Blending Bunnies
 
 







Stephanie Skinner
Beginning Reading

Rationale:  Students need to have knowledge of letter-sound relationships coupled with blending abilities in order to read words automatically. Students will be able to decide more quickly with some blending experience under their belt. This lesson will use the Body-Coda method to blend because it is the easiest way to blend.

Materials:  Enlarged cut-outs of bunnies (two yellow and one blue), a set of bunny cut-outs for each student (the blue bunnies should have the letters b, d, g, n, m, p, r, t {Coda}on them and the yellow bunnies should have the letters a (8), c (2), f, j, m, r (2), s {Body} on them, and one copy of the A Cat Nap for each student.

Procedures:

        1. Today we are going to learn how to blend. Blending is a lot like rhyming. When you blend you have to make each sound run together smoothly. Blending is a fun thing to do and it is also very important. We need to learn how to blend letters in order to read.

        2. Does anyone remember the sound that a short a makes? That's right! It says /a/, the crying baby sound. Today we will use the /a/ sound to blend our letters together. Listen as I blend these letters together, /ma/ /n/, maaann. Did you hear the word that I made from those three sounds? Very good, I said man. Today we are going to learn a special way to help us remember how to blend words.

        3. Show the children enlarged copies of the bunnies in order to explain how to blend bunnies. These bunnies are yellow because they are happy. They are happy because they have friends to play with. This bunny is blue because he is sad. He is sad because he has no one to play with.

        4. One day a blue bunny named /t/ was all alone. /t/ was eating grass all by himself until he saw two yellow bunnies named /a/ and /b/ eating grass a few trees away from him. /b/ and /a/ were having a lot of fun together. While playing together their names blended together and made a new name and sound. They said bbaaaa. Finally /b/ and /a/ noticed that /t/ was looking at them so they ran over to meet him. /t/ was so happy. Put the cutouts b and a next to the cutout t. Now that /t/ has become their new friend, they all began to make a new and bigger sound. This sound is a word! Listen as I blend them together---/b//a//t/---bbbaaaaattttt. What word did they make? Right, bat.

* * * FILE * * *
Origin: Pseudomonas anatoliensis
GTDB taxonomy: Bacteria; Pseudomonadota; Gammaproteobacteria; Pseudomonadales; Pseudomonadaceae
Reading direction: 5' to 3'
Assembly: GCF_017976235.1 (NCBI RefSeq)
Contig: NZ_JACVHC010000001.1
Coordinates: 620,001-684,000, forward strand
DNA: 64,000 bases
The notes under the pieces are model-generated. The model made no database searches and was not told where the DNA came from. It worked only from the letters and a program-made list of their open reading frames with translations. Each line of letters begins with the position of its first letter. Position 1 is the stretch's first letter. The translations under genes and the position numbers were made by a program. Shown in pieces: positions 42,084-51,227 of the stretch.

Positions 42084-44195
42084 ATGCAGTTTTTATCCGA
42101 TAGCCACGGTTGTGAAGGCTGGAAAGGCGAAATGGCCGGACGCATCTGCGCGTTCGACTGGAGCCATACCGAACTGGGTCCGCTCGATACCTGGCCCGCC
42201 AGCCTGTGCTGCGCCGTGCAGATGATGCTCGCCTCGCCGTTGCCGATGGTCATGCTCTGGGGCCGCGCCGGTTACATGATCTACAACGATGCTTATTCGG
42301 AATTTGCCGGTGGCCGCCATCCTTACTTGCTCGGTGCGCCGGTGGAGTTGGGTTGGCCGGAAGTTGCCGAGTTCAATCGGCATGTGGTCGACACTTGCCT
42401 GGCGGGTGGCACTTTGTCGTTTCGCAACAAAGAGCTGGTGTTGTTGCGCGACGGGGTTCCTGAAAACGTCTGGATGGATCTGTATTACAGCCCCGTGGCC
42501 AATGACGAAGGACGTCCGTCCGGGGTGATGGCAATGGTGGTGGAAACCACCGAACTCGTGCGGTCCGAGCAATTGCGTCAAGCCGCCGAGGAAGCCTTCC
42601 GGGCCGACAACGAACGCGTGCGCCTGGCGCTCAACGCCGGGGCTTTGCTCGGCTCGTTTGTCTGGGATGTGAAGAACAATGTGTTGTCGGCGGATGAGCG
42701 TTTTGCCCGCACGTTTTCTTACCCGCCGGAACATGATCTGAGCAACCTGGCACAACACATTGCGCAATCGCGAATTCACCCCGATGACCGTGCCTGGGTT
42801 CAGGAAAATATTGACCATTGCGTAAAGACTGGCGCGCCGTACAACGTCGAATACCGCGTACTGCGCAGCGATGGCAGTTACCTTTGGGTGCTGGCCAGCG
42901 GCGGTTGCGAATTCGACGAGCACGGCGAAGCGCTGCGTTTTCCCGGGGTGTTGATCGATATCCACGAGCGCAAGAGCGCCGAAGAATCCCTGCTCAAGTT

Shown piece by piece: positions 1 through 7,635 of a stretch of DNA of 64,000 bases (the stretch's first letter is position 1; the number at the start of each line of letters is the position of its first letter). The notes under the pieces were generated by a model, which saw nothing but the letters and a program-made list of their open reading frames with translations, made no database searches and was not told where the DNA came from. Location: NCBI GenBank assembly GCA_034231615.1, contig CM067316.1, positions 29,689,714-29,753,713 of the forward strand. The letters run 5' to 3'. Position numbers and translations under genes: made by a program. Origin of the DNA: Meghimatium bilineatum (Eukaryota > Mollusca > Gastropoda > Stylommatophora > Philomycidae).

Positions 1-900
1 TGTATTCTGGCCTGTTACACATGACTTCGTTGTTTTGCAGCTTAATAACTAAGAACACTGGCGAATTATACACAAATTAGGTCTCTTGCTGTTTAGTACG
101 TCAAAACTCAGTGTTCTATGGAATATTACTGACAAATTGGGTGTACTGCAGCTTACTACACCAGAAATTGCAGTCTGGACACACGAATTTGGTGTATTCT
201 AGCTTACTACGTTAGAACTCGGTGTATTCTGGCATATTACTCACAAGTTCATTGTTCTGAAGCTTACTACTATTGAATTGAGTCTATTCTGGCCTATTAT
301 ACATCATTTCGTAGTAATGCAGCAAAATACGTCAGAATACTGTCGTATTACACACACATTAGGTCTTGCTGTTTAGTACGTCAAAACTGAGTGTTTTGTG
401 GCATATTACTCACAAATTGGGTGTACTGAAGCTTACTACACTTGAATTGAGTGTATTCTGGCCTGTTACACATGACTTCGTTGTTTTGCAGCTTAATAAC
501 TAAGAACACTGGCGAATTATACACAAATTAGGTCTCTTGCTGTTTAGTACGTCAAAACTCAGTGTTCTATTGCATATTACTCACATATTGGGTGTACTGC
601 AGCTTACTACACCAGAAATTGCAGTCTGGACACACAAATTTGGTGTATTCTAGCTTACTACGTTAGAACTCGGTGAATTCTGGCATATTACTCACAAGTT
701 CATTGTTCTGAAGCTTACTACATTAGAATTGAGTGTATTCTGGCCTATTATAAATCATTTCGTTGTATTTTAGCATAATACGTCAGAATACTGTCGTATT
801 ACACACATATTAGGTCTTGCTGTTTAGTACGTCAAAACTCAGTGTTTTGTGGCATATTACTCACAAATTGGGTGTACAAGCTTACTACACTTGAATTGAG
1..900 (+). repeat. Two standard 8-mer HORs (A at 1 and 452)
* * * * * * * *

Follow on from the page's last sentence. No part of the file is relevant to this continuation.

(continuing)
5. Always remember that different sets of bunnies make many different sounds. Continue to model this with different letters until each child understands what to do.

        6. Now I want you all to go back to your desks and practice blending bunnies. I will give each of you a set of bunnies. Remember that it takes two yellow bunnies and one blue bunny to make a word. The blue bunnies should have letters b, d, g, n, m, p, r, t on them and the yellow bunnies should have the letters a (8), c (2), f, j, m, r (2), s on them. The students should have eight blending bunnies when they are finished. I want to see how many blending bunnies you can make. Walk around and make sure that the students are blending each word accurately. Make notes for assessment.

        7. Now I am going to give each of you a copy of A Cat Nap and I'm going to walk around and listen to each of you read part of the story. Make miscue notes while listening. Everyone needs to start reading the story and if I don't get to you before you finish reading, just close your book, and practice more blending. I will get to you as soon as I can and when I do I will let you read part of the story to me.

        8. To make sure that the students completely understand how to blend, go over the procedure again during the day and week. For more practice, do another lesson like this but use a different vowel.

References:
    http://www.auburn.edu/rdggenie/blending.html
    http://www.auburn.edu/rdggenie/illum/earnestbr.html
 
 
 

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